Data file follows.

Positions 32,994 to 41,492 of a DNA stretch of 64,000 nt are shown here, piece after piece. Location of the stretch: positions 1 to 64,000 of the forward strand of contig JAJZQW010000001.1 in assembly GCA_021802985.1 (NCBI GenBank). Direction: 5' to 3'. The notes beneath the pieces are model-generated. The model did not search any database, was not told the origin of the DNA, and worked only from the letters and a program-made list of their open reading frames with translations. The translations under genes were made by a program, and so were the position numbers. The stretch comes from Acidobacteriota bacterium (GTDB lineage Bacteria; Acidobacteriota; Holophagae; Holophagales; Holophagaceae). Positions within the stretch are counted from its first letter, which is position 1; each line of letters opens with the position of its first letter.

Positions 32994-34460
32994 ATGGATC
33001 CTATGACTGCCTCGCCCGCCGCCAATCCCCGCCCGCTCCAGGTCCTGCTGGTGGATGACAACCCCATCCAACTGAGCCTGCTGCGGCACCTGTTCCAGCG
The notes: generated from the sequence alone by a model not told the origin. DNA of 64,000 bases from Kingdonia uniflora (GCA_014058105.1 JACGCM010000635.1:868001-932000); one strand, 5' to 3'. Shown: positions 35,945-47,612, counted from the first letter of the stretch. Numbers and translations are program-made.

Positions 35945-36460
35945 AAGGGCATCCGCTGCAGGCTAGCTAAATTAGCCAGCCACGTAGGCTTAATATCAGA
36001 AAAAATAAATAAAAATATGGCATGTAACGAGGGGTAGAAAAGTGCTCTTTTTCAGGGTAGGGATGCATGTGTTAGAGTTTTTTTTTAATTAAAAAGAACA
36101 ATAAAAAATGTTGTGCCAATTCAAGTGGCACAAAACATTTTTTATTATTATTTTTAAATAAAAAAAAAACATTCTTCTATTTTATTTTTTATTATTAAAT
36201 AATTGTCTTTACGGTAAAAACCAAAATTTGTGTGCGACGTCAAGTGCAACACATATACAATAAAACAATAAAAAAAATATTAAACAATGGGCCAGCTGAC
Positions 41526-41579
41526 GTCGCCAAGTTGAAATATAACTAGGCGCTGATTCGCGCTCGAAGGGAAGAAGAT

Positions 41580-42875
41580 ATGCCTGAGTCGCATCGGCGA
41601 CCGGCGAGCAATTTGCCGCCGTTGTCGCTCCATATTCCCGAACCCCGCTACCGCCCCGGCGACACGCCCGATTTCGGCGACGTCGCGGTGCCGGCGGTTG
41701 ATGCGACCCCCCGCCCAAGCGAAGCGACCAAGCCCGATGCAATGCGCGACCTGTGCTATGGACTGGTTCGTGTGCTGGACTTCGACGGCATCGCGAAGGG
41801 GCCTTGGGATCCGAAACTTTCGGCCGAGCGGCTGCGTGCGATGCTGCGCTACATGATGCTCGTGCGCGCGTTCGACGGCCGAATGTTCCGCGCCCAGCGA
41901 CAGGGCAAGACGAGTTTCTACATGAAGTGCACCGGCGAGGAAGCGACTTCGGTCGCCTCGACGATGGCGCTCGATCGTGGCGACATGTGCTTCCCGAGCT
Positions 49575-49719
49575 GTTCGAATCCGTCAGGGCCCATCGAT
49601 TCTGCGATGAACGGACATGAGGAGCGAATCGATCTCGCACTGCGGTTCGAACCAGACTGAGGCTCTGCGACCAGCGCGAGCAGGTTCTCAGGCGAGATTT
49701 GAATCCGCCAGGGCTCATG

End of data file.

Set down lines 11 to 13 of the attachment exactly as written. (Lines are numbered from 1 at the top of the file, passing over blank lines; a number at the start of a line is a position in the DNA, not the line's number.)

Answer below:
Positions 41526-41579
41526 GTCGCCAAGTTGAAATATAACTAGGCGCTGATTCGCGCTCGAAGGGAAGAAGAT

Positions 41580-42875